Much of the writing done in the later nineteenth and twentieth century was not always politically based, but it was usually about the happenings of the time and the author's reflection and own view of it. This is true in the works of Emerson, Whitman and Twain. Artwork sometimes also reflected national events or attitudes, like in Thomas Crawford's sculpture, Progress of Civilization. Each piece has a specific opinion and attitude toward American society at this time.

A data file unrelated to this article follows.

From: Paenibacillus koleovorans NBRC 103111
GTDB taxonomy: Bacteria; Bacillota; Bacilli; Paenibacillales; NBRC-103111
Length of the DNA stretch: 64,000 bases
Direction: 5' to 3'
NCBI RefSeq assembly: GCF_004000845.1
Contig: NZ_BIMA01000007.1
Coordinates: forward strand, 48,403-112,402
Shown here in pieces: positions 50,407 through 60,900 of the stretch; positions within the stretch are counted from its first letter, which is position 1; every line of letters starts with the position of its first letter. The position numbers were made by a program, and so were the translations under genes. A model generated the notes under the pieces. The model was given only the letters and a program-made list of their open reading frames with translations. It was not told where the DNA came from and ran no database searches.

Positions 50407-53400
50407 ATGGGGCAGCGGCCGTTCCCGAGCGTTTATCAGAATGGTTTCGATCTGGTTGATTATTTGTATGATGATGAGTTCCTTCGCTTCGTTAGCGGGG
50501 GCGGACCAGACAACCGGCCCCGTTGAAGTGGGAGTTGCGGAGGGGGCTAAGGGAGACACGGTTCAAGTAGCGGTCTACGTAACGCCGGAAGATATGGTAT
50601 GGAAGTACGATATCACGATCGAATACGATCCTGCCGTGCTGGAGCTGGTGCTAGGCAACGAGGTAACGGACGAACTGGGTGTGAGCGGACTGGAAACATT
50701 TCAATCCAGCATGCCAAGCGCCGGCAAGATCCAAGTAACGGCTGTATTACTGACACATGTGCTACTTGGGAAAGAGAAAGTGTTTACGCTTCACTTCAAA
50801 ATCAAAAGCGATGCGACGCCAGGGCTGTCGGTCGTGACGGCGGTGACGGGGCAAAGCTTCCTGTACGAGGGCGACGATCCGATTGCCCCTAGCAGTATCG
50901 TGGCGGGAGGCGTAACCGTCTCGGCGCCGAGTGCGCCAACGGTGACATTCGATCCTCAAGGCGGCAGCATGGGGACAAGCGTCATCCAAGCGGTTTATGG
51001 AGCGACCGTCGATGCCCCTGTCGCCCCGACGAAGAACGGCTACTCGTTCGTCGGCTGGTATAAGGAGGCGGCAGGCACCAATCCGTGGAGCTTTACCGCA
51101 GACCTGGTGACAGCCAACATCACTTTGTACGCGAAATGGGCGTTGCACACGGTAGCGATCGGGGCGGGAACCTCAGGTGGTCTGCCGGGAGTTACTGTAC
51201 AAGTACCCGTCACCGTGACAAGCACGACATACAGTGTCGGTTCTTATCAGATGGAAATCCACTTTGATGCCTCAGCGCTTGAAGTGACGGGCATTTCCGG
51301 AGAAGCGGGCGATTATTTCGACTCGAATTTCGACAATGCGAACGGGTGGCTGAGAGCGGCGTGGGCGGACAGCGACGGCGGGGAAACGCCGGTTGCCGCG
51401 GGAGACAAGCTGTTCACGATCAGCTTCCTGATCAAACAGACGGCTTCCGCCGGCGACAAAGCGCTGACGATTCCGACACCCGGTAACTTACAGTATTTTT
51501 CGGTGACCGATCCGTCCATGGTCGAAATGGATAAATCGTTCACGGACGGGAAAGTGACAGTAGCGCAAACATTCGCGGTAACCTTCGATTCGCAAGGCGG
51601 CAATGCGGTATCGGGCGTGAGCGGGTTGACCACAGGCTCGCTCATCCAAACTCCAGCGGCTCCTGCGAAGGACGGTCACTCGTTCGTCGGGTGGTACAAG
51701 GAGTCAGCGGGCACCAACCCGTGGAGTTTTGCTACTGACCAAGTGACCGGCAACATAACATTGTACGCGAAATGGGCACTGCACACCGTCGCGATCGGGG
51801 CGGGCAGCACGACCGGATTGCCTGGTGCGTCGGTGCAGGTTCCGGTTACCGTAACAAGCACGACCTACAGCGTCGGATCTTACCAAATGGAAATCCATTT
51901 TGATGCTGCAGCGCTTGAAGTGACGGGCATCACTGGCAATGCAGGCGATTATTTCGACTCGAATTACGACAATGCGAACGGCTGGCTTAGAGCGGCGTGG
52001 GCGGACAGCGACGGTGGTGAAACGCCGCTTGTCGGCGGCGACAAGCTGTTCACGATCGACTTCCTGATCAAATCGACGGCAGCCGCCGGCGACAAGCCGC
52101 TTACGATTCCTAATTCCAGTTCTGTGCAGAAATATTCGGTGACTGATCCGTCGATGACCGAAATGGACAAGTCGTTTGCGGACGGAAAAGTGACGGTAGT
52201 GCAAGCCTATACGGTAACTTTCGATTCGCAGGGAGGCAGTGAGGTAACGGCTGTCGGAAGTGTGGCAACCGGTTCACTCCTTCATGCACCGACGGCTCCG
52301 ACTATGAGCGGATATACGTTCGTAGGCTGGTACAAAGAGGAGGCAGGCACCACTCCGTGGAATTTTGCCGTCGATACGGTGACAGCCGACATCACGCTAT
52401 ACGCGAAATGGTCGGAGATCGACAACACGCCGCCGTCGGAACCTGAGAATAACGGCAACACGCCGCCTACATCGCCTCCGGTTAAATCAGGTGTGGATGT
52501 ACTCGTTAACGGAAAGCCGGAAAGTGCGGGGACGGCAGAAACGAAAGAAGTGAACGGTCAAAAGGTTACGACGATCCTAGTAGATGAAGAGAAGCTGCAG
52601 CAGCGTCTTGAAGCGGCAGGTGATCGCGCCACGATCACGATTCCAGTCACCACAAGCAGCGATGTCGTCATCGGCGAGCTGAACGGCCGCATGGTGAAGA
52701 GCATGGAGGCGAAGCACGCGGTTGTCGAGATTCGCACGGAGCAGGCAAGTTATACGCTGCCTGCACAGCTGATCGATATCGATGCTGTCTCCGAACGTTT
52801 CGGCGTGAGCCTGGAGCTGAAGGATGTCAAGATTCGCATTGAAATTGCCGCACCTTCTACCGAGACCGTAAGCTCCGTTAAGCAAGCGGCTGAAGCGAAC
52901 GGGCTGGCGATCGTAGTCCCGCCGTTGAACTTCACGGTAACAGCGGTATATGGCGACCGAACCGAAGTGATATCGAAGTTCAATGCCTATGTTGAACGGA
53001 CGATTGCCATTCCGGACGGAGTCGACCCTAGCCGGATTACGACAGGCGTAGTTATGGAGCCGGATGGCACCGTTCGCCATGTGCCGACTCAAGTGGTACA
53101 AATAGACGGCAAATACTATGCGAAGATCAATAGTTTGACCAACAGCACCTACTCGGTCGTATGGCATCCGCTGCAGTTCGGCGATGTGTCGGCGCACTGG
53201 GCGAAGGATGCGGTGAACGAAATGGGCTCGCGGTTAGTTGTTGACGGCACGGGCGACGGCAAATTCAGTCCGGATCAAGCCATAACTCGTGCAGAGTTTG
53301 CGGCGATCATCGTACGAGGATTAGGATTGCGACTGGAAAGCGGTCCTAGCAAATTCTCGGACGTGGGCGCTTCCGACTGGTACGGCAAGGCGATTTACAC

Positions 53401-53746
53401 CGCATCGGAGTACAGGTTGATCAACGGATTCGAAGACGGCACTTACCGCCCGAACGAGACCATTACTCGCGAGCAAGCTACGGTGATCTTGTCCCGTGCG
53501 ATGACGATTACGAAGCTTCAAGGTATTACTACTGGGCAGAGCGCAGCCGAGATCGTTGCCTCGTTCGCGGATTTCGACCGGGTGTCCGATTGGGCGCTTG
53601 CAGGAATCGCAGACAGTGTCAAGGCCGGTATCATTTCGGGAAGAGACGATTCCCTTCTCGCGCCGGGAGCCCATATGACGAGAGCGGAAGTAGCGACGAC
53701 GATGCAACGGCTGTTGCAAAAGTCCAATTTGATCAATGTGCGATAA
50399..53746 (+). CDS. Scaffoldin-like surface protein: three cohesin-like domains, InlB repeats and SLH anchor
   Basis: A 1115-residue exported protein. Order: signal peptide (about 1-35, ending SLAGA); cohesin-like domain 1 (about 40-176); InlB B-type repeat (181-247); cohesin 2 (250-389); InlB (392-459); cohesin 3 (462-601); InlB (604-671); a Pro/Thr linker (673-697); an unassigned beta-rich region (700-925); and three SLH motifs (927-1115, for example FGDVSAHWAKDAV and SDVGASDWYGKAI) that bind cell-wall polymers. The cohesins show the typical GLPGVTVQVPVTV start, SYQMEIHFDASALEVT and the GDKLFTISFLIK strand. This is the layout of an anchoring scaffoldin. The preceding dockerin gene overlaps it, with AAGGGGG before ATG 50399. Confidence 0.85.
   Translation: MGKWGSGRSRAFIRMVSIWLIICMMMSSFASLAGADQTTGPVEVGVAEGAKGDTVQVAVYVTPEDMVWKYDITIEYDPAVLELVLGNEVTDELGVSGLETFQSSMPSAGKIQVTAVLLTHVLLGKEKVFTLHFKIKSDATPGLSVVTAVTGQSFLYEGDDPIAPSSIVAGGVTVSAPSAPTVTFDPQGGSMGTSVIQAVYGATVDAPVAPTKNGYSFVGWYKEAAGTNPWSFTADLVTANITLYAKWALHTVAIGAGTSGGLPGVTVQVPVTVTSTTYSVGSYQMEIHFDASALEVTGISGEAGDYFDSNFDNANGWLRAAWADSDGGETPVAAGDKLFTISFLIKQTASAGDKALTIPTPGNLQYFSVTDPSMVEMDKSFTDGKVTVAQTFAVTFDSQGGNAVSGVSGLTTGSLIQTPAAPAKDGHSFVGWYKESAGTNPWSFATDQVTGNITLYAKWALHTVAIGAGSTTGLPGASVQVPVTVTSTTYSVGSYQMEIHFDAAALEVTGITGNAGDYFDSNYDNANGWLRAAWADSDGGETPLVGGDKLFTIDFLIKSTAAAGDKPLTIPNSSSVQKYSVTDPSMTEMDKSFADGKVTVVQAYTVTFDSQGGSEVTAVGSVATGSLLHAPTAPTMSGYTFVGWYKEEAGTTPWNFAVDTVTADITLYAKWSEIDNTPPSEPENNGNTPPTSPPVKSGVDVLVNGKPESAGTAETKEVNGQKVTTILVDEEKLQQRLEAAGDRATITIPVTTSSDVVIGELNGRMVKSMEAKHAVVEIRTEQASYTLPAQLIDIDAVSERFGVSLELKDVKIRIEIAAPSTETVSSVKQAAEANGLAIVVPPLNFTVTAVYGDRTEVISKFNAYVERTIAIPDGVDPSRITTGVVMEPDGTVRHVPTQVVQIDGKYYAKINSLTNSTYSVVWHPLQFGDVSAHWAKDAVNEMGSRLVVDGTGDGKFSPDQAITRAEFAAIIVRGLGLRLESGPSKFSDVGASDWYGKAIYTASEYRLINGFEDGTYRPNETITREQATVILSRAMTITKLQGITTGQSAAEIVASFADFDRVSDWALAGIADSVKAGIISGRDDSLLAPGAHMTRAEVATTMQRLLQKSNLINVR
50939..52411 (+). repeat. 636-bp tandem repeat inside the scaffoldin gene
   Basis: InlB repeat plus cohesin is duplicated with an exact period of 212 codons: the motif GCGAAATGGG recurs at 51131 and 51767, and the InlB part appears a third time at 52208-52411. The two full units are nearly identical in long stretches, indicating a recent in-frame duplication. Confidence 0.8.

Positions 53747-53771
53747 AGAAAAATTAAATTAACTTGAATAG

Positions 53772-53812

Emerson's writings illustrated that he felt American life was too conformist. He even says, "Whoso would be a man must be a nonconformist" (bb handout). By this he means that in order to be a true man, you should have your own way of doing things and thinking of things, not just being in compliance to the way everyone else was. Emerson didn't only think that individuals were guilty of this conformism, he believed that Americans as a society were also. He felt that America was a pretty new country at the time and that they should be busy forming their own new and better ways of doing things rather than just being identical to Europe and other places in the world. Emerson writes, "We imitate our houses are built with foreign taste our opinions, our tastes, our whole minds lean, and follow grandeur of thought is as near to us as to any" (bb handout). Another author who spoke of America's conformity issue was Mark Twain. In his essay called Corn-Pone Opinions he speaks of how individuals conform for the simple reason that they want to fit in and gain the approval of others. He says men want this approval of others because without it, we cannot endorse ourselves. Twain also suggests that because we are brought up in a certain way, our opinions are a certain way. "Mohammedans are Mohammedans because they are born and reared among that sect, not because they have thought it out and can furnish sound reasons for being Mohammedans" (343).